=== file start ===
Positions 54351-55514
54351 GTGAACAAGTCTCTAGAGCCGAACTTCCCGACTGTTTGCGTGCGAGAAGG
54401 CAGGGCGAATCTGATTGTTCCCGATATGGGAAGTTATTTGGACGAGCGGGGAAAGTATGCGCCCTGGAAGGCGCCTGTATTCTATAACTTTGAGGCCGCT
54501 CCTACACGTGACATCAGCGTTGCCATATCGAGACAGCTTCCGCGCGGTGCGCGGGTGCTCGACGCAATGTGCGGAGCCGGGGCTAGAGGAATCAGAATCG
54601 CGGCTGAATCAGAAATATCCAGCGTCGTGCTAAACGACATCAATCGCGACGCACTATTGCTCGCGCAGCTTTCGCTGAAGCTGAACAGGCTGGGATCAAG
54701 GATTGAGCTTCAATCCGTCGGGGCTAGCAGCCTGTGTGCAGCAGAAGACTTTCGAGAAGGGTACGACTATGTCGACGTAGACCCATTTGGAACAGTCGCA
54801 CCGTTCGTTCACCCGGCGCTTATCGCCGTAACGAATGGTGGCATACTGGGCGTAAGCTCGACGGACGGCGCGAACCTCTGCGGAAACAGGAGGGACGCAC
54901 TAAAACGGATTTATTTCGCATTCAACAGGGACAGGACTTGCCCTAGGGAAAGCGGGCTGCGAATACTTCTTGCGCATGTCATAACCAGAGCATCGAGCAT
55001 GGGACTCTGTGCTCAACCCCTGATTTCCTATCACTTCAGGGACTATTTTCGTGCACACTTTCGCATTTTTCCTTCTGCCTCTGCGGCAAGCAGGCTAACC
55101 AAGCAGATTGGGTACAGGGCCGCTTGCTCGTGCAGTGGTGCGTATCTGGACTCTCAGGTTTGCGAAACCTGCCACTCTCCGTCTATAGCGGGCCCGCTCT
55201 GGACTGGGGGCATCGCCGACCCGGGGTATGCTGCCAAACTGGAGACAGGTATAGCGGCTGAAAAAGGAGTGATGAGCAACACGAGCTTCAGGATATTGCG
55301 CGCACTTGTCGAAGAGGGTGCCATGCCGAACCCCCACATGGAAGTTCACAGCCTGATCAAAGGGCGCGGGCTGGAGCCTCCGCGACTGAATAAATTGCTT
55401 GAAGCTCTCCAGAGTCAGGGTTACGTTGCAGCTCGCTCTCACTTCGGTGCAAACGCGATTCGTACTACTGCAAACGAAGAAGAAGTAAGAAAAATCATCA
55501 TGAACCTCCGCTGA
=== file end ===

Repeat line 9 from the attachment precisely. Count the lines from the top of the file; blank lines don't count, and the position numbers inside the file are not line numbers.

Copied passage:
55001 GGGACTCTGTGCTCAACCCCTGATTTCCTATCACTTCAGGGACTATTTTCGTGCACACTTTCGCATTTTTCCTTCTGCCTCTGCGGCAAGCAGGCTAACC